4 simple emails to build your client list (today!)


One of the hardest parts of business is finding clients and making sure you're always booked. One friend who is awesomeeee at making sure she always has clients is Whitney Ryan. 

Whitney is a copywriter and content coach, and she's taking over today to teach you how to use 4 simple emails to build your client list. Take it away, Whitney!

One of the best parts of being a creative entrepreneur is the work. 

Unlike your friends with a j-o-b, you get to decide which projects you take on, which challenges will stretch you creatively, and which tasks are the best match for your skill set.

One of the worst parts of being a creative entrepreneur? Finding that work.

When you dreamed of becoming a freelance designer (or a freelance copywriter, in my case,) we didn’t fantasize about sweaty palms at networking events. Awkward sales conversations. Struggling over how the heck to install a Facebook tracking pixel.

And hey, networking events and social media can be great ways to find new clients. But there’s also a beauty in getting back to basics. 

Finding clients doesn’t have to be complicated or anxiety-inducing. It can really be as easy as sending a few simple emails. 

Email 1: The Referral Ask

When it comes to traditional jobs, nearly 80% are found through networking. Apply this same logic to your business by tapping into the power of your network to find your next client. 

Send a personal email out to friends, family members, and/or past colleagues updating them on what you’re doing now. Share a couple sentences on the type of work you’re doing and what kind of clients you’re looking to take on. Then, ask if they know anyone they can connect you with.

Why it works: Positive social proof leads to a sense of trust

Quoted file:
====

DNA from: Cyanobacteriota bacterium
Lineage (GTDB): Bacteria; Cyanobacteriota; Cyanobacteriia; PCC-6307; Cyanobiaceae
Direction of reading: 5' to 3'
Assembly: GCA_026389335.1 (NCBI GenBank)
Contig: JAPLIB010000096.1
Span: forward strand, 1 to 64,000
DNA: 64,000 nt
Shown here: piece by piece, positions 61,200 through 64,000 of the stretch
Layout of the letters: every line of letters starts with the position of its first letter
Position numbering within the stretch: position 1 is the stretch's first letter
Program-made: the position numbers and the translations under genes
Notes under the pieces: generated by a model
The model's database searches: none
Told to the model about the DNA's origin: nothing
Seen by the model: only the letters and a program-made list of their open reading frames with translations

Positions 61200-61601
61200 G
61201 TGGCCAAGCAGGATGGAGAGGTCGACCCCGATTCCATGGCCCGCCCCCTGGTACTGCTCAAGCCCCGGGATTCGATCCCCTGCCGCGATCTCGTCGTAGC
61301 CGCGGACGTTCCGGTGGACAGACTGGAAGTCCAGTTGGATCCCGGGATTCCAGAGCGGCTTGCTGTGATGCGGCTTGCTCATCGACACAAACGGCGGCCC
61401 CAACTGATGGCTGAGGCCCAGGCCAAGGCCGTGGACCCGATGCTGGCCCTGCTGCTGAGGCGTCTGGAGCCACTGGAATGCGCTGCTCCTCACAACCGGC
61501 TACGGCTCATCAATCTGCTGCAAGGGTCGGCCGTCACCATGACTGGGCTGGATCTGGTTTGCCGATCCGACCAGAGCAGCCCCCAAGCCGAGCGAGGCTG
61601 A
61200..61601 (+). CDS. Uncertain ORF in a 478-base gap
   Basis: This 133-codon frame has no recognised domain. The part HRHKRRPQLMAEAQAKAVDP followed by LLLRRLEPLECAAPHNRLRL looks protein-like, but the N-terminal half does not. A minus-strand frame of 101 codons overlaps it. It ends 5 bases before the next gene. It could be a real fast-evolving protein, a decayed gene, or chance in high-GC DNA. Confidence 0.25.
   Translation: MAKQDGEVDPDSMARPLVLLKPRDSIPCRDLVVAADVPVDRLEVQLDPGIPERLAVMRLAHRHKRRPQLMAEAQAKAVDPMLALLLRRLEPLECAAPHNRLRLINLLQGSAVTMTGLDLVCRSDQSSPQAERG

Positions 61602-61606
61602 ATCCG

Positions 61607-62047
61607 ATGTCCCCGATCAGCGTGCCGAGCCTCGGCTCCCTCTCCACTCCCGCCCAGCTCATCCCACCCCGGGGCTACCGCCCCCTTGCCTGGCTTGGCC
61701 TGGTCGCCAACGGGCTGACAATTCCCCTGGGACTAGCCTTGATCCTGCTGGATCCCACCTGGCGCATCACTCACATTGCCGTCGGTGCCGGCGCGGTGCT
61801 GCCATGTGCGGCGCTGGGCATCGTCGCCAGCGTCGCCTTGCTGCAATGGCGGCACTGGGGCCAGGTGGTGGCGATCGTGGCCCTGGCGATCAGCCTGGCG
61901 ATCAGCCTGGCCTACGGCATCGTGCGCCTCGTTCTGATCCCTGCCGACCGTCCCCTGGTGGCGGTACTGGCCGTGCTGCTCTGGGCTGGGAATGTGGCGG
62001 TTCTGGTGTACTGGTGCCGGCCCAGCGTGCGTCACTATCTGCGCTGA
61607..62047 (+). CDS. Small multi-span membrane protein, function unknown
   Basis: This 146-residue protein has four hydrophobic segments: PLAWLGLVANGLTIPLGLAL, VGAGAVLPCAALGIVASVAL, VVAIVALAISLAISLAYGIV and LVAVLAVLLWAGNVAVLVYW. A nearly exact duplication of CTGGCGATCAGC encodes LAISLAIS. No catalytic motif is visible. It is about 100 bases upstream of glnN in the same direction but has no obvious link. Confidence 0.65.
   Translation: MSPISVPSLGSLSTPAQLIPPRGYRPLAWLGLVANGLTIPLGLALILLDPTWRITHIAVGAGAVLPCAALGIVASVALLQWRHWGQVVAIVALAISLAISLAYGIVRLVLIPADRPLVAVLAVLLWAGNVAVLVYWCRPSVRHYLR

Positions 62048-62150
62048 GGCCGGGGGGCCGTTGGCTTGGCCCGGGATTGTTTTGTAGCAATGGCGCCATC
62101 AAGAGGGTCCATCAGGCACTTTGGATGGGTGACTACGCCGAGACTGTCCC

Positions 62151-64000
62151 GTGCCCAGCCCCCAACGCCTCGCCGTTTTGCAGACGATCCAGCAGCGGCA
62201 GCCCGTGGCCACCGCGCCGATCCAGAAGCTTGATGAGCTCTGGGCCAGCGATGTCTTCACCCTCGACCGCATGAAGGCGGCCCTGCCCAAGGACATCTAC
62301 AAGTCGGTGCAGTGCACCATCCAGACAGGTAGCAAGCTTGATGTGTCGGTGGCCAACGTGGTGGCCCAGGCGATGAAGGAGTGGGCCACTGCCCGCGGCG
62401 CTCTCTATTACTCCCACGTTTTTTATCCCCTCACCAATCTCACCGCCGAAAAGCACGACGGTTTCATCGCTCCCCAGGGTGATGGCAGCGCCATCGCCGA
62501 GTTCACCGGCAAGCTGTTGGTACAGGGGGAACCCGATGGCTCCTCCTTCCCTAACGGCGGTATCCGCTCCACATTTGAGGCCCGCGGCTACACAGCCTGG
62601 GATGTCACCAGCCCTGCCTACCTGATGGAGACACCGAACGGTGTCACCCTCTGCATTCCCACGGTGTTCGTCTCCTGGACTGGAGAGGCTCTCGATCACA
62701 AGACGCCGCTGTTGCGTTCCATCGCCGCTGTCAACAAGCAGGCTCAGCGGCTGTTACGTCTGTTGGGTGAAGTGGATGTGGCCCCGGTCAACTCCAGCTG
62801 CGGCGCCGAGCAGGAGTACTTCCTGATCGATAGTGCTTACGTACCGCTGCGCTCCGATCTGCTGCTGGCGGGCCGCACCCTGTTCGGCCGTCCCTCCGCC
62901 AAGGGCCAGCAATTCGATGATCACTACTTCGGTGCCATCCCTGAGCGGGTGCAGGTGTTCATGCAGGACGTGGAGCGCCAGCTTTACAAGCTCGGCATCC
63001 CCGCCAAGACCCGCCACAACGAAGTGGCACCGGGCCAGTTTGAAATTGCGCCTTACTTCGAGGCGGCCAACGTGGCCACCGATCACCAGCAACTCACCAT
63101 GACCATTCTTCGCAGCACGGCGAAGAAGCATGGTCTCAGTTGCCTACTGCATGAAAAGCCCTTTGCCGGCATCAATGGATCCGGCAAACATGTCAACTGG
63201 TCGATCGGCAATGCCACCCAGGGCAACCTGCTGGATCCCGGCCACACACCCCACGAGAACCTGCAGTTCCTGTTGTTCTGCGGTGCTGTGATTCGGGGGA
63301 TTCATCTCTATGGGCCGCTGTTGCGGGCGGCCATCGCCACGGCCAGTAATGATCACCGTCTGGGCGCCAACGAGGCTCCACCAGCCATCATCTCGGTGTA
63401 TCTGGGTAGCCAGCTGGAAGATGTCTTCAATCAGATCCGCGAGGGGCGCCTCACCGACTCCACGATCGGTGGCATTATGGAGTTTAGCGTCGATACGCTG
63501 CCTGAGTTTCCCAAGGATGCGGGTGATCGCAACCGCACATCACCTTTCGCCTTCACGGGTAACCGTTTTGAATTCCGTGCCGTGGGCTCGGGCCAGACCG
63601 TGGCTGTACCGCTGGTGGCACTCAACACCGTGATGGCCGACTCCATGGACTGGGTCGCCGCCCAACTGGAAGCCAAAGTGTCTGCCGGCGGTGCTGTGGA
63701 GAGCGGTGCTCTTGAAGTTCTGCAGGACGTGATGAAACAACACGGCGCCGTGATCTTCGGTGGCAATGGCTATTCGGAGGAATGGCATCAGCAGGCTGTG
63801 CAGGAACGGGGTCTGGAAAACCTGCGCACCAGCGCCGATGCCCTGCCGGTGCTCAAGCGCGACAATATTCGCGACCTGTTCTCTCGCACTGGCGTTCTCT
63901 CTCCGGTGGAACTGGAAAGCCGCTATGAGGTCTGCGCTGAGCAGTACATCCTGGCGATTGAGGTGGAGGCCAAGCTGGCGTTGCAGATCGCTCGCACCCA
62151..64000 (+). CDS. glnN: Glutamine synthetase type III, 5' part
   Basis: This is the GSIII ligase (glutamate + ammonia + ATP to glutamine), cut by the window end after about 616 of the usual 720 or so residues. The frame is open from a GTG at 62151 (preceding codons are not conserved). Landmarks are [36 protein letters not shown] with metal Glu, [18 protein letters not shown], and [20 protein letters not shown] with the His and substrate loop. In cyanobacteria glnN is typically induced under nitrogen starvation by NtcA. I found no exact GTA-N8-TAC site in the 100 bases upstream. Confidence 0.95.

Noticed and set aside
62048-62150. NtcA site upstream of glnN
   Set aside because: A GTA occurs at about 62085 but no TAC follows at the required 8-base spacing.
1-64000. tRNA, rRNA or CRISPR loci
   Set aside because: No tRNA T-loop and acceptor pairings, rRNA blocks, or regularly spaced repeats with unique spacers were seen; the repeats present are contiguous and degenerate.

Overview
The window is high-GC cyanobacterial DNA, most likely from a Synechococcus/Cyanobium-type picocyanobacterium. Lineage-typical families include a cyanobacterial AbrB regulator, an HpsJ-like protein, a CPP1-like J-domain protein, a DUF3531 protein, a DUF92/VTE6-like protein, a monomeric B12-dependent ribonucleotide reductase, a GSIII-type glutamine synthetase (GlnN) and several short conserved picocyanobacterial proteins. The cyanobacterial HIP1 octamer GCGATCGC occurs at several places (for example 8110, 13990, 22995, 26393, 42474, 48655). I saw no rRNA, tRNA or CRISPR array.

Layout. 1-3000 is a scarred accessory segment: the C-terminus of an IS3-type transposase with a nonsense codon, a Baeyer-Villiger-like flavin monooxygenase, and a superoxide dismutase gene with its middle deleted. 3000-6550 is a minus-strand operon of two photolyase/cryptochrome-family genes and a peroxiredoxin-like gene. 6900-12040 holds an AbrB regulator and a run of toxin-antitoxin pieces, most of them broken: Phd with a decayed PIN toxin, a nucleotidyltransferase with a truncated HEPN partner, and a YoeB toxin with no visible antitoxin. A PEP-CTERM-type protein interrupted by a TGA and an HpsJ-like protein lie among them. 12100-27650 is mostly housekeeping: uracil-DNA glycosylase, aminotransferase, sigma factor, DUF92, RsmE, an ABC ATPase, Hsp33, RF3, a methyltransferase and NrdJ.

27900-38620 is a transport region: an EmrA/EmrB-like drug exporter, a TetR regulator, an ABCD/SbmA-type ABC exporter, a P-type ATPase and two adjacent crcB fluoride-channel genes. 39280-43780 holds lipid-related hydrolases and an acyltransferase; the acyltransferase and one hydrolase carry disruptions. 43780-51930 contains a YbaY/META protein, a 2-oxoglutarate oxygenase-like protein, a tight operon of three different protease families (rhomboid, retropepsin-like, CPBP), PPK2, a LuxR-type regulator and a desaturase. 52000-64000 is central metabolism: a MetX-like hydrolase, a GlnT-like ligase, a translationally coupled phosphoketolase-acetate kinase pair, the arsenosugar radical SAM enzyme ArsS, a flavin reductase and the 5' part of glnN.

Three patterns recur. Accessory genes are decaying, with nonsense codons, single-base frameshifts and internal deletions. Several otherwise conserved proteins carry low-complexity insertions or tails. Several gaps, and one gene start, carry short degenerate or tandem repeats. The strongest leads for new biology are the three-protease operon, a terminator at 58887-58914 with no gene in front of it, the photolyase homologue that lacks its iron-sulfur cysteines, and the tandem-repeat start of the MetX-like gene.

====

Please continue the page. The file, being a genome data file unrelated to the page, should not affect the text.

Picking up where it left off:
According to a recent Nielsen survey, 82% of Americans seek recommendations from a friend or family member when considering a purchase. We’re much more likely to buy if we know someone we trust approves. 

Your mutual connection is essentially vouching for you. They’re telling your new prospect that you’re a quality referral, which skips you about five steps ahead in the client-getting process.


Hi [[firstname]],

I hope this email finds you well and [[include a personal detail or two, if you have one.]]

I’m writing to you today excited about a new direction my business is taking. As I’m evolving as a designer, I’m discovering how passionate I am about branding. There are many areas of design I feel drawn to, but branding is the clear sweet spot between where my skills lie and what brings my clients the most value. 

I’m looking to take on new branding clients for October and beyond, and I was wondering if you know anyone who is looking to stand out in their field with new branding. It is a six-week design process from start to finish and needless to say, I would take extra special care of any anyone you refer. :) 

Do you know anyone who would be a good fit? I’d like to contact new referrals by 9/30 for a consult call. If you know anyone, please reply to this email and let me know!

Thanks [[First name]], I look forward to hearing from you!

- [[Your name]]

Email 2: The Special Opportunity

The Special Opportunity email is one that you’ll send out as a mass communication to your email list. And don’t worry, you don’t need a big list for this to work!